Through our life skills programming, young adults at Trails Momentum develop skills in the following areas:
- Personal responsibility. We understand that many of their unhealthy behaviors have been their way of coping with negative situations in their lives but believe that they are able to take back control of how they respond to things by learning new skills. Students take responsibility for their emotions rather than blaming others as well as taking responsibility for following the daily schedule and participating in activities.
- Relationship Skills. Many of our students are introverted or struggle with socializing in group settings. At Trails Momentum, they work on building a strong group dynamic that creates a safe and nurturing environment. Students learn how to work and live together as they develop shared goals. Our adventure program is designed to help young adults find healthy activities they can participate in with friends and to develop authentic positive connections.
- Communication Skills. We teach students how to identify and understand their own emotions and help them learn how to share them with others. We encourage open and honest communication and teach students that vulnerability is a strength. Many of our students struggle with talking openly about their emotions, being aware of other people’s needs, and responding appropriately when they become overwhelmed.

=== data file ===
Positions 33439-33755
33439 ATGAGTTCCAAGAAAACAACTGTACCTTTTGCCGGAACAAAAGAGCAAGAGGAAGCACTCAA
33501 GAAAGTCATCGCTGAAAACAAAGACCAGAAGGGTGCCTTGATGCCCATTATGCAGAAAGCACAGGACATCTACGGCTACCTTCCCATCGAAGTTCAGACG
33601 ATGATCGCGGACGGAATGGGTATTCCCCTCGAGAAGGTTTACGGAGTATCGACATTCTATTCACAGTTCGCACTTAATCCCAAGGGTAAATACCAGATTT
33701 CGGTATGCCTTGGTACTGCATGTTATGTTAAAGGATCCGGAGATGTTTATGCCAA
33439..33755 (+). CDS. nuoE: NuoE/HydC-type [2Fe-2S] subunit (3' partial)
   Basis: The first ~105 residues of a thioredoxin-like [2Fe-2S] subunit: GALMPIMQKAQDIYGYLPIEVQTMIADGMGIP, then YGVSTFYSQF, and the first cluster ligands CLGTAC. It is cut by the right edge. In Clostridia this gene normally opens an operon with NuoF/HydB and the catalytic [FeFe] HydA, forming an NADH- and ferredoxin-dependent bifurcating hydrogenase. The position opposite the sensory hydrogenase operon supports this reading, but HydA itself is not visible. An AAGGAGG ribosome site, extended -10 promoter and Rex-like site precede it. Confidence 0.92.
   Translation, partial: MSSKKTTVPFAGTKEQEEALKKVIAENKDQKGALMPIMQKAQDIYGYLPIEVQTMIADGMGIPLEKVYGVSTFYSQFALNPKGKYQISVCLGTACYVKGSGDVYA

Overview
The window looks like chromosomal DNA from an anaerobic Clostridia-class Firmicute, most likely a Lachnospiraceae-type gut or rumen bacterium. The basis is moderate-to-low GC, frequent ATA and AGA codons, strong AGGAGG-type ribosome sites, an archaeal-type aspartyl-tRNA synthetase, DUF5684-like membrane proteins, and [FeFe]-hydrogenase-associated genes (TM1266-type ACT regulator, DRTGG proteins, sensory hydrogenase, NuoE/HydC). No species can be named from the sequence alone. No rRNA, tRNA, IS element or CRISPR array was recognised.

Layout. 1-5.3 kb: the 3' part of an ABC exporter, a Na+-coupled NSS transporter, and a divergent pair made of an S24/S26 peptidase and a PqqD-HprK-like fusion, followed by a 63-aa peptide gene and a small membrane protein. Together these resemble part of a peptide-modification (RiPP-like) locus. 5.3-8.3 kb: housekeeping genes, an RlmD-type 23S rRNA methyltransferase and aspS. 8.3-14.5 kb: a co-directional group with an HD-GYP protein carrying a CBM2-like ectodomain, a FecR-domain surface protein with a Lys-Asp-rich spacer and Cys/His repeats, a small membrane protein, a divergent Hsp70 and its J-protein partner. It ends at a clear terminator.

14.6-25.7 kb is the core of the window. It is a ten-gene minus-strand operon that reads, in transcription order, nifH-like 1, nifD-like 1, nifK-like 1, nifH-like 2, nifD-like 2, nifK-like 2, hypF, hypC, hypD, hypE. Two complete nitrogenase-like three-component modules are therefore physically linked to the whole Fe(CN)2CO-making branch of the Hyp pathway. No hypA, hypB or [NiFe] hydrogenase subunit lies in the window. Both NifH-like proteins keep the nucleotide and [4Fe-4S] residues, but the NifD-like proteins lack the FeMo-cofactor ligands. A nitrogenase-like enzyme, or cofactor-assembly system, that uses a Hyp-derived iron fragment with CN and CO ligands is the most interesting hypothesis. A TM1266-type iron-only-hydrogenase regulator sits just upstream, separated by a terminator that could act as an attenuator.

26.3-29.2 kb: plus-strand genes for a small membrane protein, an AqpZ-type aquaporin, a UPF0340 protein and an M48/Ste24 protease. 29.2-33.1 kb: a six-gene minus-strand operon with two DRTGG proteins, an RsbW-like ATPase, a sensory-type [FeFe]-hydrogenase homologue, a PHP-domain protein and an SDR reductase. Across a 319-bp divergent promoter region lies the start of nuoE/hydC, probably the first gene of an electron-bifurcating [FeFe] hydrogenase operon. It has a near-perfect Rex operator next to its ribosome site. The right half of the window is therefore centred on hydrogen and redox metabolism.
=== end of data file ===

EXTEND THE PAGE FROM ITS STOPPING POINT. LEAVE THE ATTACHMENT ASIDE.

- Time Management and Organization. One of the biggest obstacles to staying motivated is being able to set goals and plan ahead. While many of our students have a vision for their future, it feels distant and less concrete. Our academic program focuses on teaching students valuable study skills and organizational skills to help them succeed outside the classroom. Following a daily schedule helps young adults begin to manage their time and develop healthy routines.
- Culinary skills. We have a culinary kitchen on campus where students learn the basics of cooking for themselves and try new recipes. Our culinary program is rooted in nutrition education and intuitive eating. Culinary skills, meal planning, and grocery shopping are important skills for young adults living independently.
Trails Momentum Can Help
Trails Momentum is a wilderness therapy program for young adults, ages 18 to 25. Many of our students have been affected by trauma and have experienced depression, anxiety, and a loss of motivation that has made transitioning to adulthood difficult. This program uses adventure-based therapy to help students gain a new sense of self-awareness, confidence, and independence. The skills they learn throughout the wilderness program offer long-term benefits towards their ability to successfully self-navigate in the real world. We help individuals learn to engage with their environment, strengthen their sense of self, set goals for themselves, and move towards independence. We combine adventure programming with academic programs to help students plan for future success. Our goal is to help students make sense of and heal from their traumatic beliefs and regain a sense of adventure and purpose in life.
For more information about our adventure-based approach to healing from trauma in young adults, call (877) 296-8711.